Ovens & Murray Advertiser
Mazda CX-3 2015 - 2018
SOLD in Australia since April 2015, the Mazda CX-3 was classed as an SUV but is better regarded as a sensible crossover between a hatchback and an SUV.
It was immediately popular so even the oldest ones are now available in quite large numbers on the used car scene.
Styling is another major factor in the big sales numbers, with a continuation of the Mazda Kodo theme with its distinctive from and long bonnet.
The familiar Mazda model names of Neo and Maxx are used for the CX-3, but are joined by two new ones. The upper-middle CX-3 sTouring and topline Akari complete the range.
Inside the CX-3’s sensibly designed instrument is easy to use at a glance - a handy safety feature.
A head-up display, not on the topline models, shows vehicle speed and navigation directions.
Mazda CX-3 is unusual in offering both petrol or diesel power. The turbo-diesel is interesting in that it displaces just 1.5 litres and follows the latest European engineering trend of using small capacity, low friction engines aided by complex turbochargers for added power and torque.
Both 2WD (front wheels) and AWD CX-3s to Australia. This is increasingly unusual in this SUV class as many are now coming with drive only to two wheels. You wouldn’t plan to take one off-road, but the all-wheel-drive does offer added traction in slippery sealed road conditions. Some previous owners may have tackled mild off-road areas such as forestry trails. If you suspect this is the case it might be wise to pass up on these.
Six-speed manual or automatic transmissions are offered, but the manual only comes with the front-wheel-drive petrol-engine combination.
Mazda CX-3’s offers a fair amount of space in the back seat, though children rather than adults will be the more comfortable. Keep in mind this is a smallish SUV and something has to be compromised.
Luggage space is quite good for a car of this size and the two-level-floor option is clever. But try for yourself if you're going to be carrying bulky items - some of the largest baby strollers just won’t fit…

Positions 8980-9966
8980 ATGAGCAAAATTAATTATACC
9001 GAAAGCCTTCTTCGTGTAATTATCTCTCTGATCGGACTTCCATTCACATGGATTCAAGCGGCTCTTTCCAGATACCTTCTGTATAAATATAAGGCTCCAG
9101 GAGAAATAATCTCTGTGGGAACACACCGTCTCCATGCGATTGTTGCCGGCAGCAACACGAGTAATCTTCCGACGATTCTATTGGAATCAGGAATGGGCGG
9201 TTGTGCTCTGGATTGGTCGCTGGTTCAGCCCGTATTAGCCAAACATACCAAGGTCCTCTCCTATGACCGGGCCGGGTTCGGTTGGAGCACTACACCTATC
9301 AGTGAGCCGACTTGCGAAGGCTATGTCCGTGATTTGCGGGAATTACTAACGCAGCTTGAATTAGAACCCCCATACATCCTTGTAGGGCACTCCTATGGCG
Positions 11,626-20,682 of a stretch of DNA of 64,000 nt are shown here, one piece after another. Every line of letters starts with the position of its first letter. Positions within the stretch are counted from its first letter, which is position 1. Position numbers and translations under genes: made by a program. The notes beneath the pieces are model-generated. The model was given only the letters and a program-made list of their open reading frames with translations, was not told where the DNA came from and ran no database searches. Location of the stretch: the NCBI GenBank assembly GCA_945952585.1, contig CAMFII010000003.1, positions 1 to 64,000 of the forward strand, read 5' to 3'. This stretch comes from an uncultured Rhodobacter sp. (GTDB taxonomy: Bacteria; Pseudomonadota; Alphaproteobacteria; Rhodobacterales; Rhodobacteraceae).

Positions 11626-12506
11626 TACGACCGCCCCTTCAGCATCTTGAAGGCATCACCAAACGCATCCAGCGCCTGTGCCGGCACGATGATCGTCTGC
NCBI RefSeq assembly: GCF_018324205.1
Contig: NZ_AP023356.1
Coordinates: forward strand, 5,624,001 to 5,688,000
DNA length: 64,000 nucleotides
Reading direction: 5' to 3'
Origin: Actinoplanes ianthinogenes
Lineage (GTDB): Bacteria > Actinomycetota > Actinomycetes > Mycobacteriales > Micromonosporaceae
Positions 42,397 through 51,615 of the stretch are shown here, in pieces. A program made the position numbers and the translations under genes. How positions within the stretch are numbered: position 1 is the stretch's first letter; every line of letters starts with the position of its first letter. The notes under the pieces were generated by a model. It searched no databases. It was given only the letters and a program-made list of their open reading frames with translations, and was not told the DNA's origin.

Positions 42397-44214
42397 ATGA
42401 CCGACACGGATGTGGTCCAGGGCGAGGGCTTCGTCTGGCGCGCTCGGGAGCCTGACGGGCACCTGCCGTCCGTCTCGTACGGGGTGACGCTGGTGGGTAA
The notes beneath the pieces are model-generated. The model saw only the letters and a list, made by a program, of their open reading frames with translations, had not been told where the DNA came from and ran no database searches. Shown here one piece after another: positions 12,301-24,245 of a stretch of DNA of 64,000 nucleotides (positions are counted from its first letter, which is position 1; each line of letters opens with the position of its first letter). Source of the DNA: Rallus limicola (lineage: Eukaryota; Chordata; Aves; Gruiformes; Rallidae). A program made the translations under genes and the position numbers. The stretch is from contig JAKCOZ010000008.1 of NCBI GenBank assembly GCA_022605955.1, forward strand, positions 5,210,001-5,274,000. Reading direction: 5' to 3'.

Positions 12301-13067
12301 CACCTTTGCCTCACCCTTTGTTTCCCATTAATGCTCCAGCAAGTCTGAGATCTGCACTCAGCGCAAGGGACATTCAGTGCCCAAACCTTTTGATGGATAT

May 2017 was interesting in that Mazda added extra equipment, particularly in safety features, as well as extra insulation to reduce interior noise levels - but didn't give it a facelift.
August 2018 did see some cosmetic work, with a new front grille and rear combination lamps. Inside, the cabin featured a redesigned centre console, including a padded armrest. Urethane foam with a high-damping quality was used in the front seat cushions to give improved ride comfort. Seat upholstery was changed to full leather on higher grades.
The 2.0-litre petrol engine, which had seen a range of technologies applied to improve fuel economy and promote quicker engine response. The turbo-diesel unit was now a 1.8-litre unit and has excellent torque within increase in fuel use.
Mazda was one of the first Japanese marques to be imported to Australia and has been a solid player here since the beginning - that is after people stopped saying, “Mazda, don’t the just make light bulbs?”
There’s a strong network of dealers, though as is generally the way the great majority are in the big cities and large country towns. We’ve heard of no real problems in getting uncommon spare parts from the more remote dealers as they are often shipped within a day or so.
The Mazda CX-3 generally falls into midrange categories with insurance companies and we haven’t seen big financial penalties on young and or drivers with a poor insurance record. Shop around if you like but be aware that a long history with the same insurer could benefit if you ever a marginal claim.
Sometime small family vehicles are bought by those on a tight budget and services may have been pushed down the priority list. So check the service books to make they are up to date.
All the more reason to have a full professional inspection of the CX-3 before signing on the dotted line.
Feel for serious lag from a diesel as this may indicate it has problems.
Similarly look for a sudden burst of smoke from the exhaust during your test drive if the engine has been idling for a while and you accelerate hard.
Manual gearboxes that are stiff in their changes and/or crunch of fast downshifts may have problems.
Automatics that are slow to change, overly slow when shifting, or change ratios when they shouldn't should be regarded as suspicious.
Do the usual checks of the condition of the seats and carpet (don't forget the boot for the latter) for signs of damage caused by bored kids or poor loading of cargo.
Small family hatches/SUVs are all the rage at the moment so there will be plenty of offer on the used scene. Take your time to find the best one for your needs.
To browse recalls on all vehicles go to the ACCC at: www.productsafety.gov.au/products/transport/cars/.